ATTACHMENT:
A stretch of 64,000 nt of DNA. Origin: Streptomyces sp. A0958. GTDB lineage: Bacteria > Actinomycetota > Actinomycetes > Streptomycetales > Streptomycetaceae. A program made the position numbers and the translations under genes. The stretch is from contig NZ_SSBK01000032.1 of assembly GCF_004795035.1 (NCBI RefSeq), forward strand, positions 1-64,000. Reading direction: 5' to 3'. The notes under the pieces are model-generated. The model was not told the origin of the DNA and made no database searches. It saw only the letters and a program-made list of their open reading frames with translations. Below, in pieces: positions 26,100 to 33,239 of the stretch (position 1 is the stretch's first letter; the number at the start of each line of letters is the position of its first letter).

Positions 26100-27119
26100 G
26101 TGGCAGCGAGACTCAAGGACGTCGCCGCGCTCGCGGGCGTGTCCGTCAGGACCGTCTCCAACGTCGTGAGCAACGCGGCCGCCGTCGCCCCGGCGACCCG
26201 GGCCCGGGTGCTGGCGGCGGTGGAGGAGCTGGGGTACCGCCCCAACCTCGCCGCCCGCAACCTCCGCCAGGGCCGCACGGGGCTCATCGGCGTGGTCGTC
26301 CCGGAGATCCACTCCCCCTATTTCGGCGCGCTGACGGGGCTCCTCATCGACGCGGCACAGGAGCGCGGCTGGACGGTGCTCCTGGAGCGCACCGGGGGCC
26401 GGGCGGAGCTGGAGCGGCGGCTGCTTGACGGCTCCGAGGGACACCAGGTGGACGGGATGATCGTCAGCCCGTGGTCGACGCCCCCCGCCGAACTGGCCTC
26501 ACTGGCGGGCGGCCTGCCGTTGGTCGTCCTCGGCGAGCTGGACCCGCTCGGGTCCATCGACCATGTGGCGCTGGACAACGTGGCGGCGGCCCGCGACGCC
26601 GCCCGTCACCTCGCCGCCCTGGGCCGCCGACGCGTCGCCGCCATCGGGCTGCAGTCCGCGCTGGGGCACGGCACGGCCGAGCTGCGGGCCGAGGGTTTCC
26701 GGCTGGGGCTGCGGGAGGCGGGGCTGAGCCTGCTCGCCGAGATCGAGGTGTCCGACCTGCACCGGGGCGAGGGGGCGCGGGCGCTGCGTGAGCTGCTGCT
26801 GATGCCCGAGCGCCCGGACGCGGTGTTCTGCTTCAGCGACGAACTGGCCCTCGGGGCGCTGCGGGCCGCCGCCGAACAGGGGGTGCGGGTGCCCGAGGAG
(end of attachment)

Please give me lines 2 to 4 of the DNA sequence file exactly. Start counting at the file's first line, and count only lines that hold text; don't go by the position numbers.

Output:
Positions 26100-27119
26100 G
26101 TGGCAGCGAGACTCAAGGACGTCGCCGCGCTCGCGGGCGTGTCCGTCAGGACCGTCTCCAACGTCGTGAGCAACGCGGCCGCCGTCGCCCCGGCGACCCG